"Let All Things Now Living"
When I was a little boy, the team of Arthur Rankin and Jules Bass was about to go on a roll, producing Christmas specials, most of them pleasant enough things about Santa Claus: “Lookie what he can do!” cries Yukon Cornelius, as the no longer abominable Snow Monster of the North sets the star atop the Christmas tree.
But one of those specials, in 1968, The Little Drummer Boy, was set at the birth of Jesus, and I had always thought that the song, sung by the Vienna Boys’ Choir, was made up for the show. Just the reverse: a prolific composer of songs and hymns, Katherine Kennicott Davis, wrote it for her own children’s choir in 1941. And it was the same Miss Davis who wrote the now well-loved Thanksgiving hymn, “Let All Things Now Living,” to be sung to the Welsh folk melody called Ash Grove, or, if you want it in Welsh, Llwyn Onn. So, no, my readers, I haven’t really committed the sin of celebrating Christmas before Thanksgiving!
”Ash Grove” — Llwyn Onn — is a sad love song, about how a lad met a girl named Gwen one day while he was roving the hillsides, and he fell in love, but little did he know how soon they would part, forever. If you would like to hear it sung by a Welsh male choir, listen to the second video below. But the melody need not be sad. It can be sung in a lilting and sprightly tempo, and I think that Miss Davis heard it that way, and wrote for a hymn of triumphant thanksgiving. She used the image of the pillar of fire that led the children of Israel in their journey from Egypt to the Promised Land, and says that the same light shines forth on our way now, as the light of God in time leads us onward into the light that never fades. The hills, the streams, the mountains, the sun, the stars above all obey his law; they do what God has ordained them to do. Then it is a small step from those things of nature to man, who was made to be the viceroy of the world; we ask too that God, who will not force his will upon us, may guide us and protect us as we go forth toward our end, which is not a tomb, but a song of thanksgiving: “To God in the highest, Hosanna and praise!”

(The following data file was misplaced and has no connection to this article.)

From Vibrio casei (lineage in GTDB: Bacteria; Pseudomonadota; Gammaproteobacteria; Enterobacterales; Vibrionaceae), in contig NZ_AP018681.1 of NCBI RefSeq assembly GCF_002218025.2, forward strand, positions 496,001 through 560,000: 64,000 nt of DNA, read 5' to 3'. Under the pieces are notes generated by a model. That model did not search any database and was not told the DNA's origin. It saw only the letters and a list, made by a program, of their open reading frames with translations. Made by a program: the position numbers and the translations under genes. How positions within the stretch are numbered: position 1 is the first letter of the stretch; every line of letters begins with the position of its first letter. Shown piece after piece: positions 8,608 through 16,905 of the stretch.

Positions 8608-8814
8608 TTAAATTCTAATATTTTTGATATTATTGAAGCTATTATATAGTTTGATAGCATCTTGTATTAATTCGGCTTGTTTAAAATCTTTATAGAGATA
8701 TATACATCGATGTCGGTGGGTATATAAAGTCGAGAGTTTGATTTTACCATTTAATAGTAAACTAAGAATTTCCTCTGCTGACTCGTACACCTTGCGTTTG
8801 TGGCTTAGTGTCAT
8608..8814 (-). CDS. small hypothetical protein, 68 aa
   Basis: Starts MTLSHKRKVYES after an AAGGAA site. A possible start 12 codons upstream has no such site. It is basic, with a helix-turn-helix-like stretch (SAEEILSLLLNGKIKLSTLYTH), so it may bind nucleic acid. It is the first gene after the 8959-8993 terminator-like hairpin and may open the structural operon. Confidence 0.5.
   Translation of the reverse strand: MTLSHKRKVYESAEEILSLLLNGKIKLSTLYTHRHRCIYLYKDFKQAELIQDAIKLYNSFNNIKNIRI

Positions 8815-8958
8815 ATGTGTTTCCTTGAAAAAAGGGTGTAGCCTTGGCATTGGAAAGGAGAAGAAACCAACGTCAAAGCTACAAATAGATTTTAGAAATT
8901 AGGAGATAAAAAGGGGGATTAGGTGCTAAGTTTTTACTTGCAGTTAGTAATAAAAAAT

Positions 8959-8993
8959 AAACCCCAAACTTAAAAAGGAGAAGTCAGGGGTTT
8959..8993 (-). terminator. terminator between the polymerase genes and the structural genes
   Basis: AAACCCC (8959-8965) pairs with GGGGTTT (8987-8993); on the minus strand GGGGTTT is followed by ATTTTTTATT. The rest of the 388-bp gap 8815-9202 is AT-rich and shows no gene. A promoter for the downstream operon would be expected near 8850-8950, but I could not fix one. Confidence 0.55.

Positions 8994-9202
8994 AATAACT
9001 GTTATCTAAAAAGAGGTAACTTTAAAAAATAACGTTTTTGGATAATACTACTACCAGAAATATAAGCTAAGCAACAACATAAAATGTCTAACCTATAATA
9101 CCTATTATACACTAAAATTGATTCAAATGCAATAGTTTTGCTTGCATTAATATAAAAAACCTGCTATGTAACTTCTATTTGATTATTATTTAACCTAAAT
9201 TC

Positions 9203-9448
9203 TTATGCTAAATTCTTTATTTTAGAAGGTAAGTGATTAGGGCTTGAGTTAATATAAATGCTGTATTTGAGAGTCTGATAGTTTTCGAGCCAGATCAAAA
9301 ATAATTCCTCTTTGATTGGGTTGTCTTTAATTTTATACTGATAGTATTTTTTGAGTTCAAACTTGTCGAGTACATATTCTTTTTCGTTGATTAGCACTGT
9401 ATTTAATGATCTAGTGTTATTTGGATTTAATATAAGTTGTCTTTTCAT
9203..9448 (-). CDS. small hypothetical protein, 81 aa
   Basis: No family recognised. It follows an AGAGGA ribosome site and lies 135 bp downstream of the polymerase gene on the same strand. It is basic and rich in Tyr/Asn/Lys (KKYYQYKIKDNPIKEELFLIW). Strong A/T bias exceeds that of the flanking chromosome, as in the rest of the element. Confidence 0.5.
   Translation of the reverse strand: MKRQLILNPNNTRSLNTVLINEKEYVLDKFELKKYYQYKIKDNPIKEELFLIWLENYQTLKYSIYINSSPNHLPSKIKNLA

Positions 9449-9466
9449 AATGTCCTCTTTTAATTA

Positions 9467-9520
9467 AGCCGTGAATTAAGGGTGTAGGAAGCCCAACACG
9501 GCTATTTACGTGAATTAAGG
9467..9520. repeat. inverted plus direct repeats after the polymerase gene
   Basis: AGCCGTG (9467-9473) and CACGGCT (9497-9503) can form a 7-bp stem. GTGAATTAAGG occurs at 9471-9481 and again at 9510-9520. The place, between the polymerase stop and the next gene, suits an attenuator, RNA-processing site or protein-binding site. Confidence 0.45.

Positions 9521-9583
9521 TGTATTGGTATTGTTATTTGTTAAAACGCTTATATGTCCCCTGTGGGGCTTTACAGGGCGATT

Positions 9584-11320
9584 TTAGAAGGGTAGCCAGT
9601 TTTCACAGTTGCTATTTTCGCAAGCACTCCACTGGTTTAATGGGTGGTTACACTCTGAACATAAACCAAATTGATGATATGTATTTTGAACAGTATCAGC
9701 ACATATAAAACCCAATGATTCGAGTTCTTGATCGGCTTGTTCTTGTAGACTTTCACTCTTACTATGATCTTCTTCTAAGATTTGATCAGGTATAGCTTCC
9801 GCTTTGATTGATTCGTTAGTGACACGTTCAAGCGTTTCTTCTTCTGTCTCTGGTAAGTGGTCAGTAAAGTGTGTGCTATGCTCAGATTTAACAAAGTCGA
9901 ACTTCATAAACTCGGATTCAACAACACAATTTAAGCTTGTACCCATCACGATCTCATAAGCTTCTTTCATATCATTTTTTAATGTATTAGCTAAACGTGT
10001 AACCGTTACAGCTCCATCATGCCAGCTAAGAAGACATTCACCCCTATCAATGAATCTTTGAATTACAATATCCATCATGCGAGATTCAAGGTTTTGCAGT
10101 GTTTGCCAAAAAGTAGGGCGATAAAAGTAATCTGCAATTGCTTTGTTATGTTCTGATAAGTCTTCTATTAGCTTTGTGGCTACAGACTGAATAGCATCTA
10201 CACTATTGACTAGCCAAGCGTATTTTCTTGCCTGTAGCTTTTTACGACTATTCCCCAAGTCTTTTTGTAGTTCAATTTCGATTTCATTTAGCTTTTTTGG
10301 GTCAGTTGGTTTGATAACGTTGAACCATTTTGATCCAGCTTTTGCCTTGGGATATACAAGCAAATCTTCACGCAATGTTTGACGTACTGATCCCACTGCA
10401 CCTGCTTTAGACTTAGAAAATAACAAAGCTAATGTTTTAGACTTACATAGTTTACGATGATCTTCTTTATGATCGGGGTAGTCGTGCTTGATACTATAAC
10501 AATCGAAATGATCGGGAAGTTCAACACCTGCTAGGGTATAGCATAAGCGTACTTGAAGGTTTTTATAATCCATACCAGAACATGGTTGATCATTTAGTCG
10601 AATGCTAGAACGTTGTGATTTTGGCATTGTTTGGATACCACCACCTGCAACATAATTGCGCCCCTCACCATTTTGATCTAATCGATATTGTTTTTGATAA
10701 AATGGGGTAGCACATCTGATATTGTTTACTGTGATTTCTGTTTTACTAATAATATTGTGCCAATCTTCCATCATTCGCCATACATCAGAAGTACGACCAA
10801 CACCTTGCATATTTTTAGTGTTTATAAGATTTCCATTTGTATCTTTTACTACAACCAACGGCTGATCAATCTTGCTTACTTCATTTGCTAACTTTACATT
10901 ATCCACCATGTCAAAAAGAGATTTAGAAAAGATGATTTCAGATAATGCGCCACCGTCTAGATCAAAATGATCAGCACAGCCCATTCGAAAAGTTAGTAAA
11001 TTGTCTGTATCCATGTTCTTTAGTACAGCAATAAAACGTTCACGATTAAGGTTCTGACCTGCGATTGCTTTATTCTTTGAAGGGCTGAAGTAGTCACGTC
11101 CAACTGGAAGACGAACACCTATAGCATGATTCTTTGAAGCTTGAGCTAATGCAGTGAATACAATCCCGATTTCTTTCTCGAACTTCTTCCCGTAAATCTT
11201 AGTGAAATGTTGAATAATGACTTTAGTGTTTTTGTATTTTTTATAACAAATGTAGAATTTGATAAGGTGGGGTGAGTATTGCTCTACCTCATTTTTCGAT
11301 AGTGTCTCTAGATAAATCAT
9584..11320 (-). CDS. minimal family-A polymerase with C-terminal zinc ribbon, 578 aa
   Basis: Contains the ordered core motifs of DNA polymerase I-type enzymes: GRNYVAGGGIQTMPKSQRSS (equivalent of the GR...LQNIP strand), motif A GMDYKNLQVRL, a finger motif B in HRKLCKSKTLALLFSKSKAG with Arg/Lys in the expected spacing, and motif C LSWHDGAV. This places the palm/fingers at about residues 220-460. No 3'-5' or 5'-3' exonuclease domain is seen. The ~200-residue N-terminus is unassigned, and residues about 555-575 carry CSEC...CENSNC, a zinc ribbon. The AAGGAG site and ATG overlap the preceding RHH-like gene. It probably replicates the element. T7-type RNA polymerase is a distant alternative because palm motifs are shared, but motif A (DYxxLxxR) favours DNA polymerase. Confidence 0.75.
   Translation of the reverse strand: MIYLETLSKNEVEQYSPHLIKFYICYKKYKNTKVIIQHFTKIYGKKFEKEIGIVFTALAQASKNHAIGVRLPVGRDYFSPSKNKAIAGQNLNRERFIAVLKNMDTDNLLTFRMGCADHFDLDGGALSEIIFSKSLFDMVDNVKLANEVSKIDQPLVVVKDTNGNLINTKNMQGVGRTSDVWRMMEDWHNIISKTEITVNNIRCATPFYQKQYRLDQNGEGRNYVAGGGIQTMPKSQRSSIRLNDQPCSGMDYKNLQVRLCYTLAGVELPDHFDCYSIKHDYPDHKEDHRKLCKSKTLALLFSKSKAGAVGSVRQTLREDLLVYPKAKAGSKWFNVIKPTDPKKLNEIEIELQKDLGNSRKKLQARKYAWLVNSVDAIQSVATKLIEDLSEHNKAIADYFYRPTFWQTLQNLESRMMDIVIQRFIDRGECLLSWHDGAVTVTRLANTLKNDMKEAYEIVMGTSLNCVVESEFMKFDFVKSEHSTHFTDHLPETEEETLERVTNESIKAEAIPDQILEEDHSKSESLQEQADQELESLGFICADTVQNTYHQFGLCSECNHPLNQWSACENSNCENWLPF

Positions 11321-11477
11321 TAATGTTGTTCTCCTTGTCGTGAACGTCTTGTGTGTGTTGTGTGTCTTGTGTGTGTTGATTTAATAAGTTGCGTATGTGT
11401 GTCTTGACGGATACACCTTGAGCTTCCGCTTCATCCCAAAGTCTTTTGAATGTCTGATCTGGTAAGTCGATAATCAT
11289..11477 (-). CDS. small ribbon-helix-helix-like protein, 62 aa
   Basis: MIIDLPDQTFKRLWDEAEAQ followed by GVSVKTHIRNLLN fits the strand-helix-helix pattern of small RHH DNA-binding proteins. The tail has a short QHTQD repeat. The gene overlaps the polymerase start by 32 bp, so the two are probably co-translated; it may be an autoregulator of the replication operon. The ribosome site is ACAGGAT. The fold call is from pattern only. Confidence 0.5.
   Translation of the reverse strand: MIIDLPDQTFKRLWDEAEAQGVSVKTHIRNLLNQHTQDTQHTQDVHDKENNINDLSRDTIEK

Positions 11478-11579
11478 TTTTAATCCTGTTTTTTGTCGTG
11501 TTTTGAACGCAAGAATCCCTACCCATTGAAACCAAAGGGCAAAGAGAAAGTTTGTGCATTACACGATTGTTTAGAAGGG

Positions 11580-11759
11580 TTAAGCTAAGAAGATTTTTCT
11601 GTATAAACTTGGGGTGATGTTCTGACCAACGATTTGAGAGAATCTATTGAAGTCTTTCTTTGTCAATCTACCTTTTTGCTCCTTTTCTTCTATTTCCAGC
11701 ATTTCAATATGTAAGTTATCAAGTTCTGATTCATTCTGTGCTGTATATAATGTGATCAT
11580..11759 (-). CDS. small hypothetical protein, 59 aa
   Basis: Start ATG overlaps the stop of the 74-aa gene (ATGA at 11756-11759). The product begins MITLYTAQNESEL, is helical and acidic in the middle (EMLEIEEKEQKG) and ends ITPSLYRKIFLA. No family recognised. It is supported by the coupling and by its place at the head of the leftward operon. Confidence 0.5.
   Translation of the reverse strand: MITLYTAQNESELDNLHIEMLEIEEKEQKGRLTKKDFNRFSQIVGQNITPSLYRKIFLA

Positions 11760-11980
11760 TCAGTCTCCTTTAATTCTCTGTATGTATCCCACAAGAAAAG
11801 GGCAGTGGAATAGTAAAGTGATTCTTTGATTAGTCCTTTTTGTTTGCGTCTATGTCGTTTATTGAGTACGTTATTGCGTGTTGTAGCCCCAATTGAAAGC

Let all things now living A song of thanksgiving To God the creator triumphantly raise, Who fashioned and made us, Protected and stayed us, Who still guides us on to the end of our days. His banners are o'er us, His light goes before us, A pillar of fire shining forth in the night, Till shadows have vanished And darkness is banished As forward we travel from light into light. His law he enforces, The stars in their courses And sun in its orbit obediently shine; The hills and the mountains, The rivers and fountains, The deeps of the ocean proclaim him divine. We too should be voicing Our love and rejoicing; With glad adoration a song let us raise Till all things now living Unite in thanksgiving: "To God in the highest, Hosanna and praise!"
The meter of “Let All Things Now Living” is what we call anapestic: two unstressed syllables, followed by a stress: da-da-DUM. Often, though, a line in such meter will begin with a simpler da-DUM, as Davis does here. In English, the effect of such a meter is to speed you up, and that means that it’s good for swift and cheerful and light-hearted songs. Sing this one out, and feel that meter hurrying you along!
By the way, in case you’re wondering how to pronounce that Welsh LL, put your tongue in position to make an ordinary L, but don’t let your vocal cords vibrate. Instead, blow a steady stream of air out of your mouth. There! That’s not too hard, is it? And then say WYN as if it were OIN, but with OO instead of O. Now put them together: LLWYN. ONN is easy after that: OHN.
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